The "Diagonal Striking" form is usually
the first moving form taught in Shuai Chiao Kungfu. It may appear to
be a basic block and reverse stance strike, but the main application is off-balancing
an opponent for the "Chopping" throw. Although it may be hard to imagine
a simpler movement -- a single step, grab, and strike -- learning how to
do it properly, with good balance, timing, focus, and just enough power for
setting up the throw, can take months of practice.
1. From an "at attention" ready stance,
sink down and slide the left foot out Diagonally to your left. At the
same time, block to the outside with the extended left hand.
2. Make a small circular grasping
motion with the left hand and pull it down firmly to the left side of your
waist, as you transfer weight to the left leg and sink forward into a left
3. As most of your weight settles
in the front left leg, push out and slightly upward with the right hand. This
"Strike" is more of a push, and should come straight as an arrow directly
from your right hip.
4. Repeat on the right side, and
continue forward for multiple repetitions.
* Slide the foot out
light and empty, then "pour" your weight into the leg.
The foot should not clomp down on the ground ("double weighting"), but should slide out into position almost silently.
*Remember the old
beginner's adage: Feet - Hips - Hands. Do not strike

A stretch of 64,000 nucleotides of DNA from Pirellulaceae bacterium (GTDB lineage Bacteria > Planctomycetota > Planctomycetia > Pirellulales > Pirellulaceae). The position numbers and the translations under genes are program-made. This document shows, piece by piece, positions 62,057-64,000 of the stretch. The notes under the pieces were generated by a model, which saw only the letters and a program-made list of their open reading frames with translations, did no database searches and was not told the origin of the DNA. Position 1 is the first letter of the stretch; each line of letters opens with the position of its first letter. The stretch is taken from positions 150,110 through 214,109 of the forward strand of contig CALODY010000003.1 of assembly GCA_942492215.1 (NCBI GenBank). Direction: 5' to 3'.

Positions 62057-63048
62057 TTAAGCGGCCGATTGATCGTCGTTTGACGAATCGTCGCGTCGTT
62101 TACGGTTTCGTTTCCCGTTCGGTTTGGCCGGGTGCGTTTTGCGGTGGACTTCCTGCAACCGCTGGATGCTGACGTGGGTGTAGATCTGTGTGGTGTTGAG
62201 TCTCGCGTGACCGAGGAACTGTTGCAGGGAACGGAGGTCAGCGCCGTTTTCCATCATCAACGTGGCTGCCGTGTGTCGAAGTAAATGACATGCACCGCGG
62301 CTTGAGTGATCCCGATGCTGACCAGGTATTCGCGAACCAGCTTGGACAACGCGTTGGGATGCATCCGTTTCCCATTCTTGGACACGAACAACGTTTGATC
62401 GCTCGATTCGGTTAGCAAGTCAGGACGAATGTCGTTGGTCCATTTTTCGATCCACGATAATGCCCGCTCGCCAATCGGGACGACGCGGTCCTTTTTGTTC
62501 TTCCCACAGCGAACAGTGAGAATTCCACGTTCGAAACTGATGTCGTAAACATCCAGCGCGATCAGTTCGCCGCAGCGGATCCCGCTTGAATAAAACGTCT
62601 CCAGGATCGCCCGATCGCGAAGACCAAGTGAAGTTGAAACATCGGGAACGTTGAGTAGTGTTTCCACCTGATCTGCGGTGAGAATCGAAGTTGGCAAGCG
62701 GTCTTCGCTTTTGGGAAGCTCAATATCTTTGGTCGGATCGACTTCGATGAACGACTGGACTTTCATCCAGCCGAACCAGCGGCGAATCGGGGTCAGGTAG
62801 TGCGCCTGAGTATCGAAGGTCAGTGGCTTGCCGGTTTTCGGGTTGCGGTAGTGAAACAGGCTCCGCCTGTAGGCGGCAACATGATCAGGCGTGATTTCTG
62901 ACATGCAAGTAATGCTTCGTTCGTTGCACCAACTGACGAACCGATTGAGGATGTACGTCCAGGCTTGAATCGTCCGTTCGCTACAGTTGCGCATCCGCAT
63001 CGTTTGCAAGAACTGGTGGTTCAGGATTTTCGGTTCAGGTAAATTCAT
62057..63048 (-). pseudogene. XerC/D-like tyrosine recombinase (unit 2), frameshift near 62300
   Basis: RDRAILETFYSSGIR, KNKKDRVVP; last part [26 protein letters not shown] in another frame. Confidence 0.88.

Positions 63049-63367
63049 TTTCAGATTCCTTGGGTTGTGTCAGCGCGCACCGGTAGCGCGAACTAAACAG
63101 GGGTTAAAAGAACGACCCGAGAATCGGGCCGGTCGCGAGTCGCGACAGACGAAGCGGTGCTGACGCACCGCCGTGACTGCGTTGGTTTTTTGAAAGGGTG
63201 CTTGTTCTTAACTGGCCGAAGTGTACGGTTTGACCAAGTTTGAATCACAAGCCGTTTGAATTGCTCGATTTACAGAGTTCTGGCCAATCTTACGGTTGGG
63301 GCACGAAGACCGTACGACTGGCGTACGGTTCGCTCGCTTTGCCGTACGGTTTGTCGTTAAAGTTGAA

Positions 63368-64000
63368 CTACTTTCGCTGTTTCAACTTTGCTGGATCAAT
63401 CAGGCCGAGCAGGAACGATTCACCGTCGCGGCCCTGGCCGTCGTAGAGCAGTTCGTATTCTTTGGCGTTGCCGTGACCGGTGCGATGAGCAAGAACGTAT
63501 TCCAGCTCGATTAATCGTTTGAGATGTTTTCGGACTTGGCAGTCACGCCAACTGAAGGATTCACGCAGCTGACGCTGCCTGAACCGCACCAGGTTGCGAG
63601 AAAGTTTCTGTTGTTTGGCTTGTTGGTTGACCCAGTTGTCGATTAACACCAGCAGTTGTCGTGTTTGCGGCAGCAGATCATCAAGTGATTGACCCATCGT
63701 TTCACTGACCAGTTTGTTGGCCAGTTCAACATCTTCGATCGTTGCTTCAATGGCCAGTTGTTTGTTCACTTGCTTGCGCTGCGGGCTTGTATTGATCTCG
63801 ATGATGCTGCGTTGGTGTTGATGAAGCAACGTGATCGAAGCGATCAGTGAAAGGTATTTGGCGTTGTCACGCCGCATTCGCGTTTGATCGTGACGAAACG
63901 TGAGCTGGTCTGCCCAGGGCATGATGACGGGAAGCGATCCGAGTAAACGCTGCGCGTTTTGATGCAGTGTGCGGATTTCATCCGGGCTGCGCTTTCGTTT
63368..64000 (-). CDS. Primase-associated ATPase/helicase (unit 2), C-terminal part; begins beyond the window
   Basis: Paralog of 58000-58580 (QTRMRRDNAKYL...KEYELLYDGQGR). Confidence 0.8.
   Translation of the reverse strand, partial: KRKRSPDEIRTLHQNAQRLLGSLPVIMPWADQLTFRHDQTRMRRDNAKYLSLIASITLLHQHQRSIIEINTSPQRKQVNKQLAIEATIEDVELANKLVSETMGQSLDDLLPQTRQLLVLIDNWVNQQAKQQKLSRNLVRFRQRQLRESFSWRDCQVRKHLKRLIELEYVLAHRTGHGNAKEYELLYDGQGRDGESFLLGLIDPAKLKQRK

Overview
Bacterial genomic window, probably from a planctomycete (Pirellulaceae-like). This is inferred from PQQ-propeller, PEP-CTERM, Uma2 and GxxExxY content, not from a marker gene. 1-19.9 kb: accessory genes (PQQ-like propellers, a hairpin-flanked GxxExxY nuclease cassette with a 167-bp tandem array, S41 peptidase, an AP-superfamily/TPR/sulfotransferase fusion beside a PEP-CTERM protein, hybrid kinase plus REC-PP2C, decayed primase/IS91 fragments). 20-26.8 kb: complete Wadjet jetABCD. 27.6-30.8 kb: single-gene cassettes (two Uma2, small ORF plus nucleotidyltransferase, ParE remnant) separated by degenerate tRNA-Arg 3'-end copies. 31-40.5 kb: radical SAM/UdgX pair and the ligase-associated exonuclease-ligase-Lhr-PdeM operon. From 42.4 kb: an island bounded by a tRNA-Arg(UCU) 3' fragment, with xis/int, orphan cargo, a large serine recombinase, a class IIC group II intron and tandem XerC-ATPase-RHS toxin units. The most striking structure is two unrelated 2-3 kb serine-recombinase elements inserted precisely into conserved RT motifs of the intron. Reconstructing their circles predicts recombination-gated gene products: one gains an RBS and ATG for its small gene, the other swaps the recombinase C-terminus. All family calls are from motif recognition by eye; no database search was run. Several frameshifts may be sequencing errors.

out until your stance is solid.
A common error is to push out with the hand before your stance is firm. You must have a good "root" to support a powerful push. When you have fully mastered the movement, all three steps will happen in the blink of an eye and will appear simultaneous, but even at full speed they occur in sequence: Feet-Hips-Hands.
* Keep your grasping
hand firmly at your waist.
If you let this hand drift forward you will lose control of your opponent.
* Keep the elbow of
the striking hand down.
If your elbow floats up and out to the side your force will dissipate and your elbow can then be the focus of a counter-move. Keep the elbows down and the force of your arms near the center of your body at all times. Tai Chi texts often remark on the importance of "heavy elbows" that hang low and close to the body. Your elbows should only rise up when you are directly striking or attacking with them.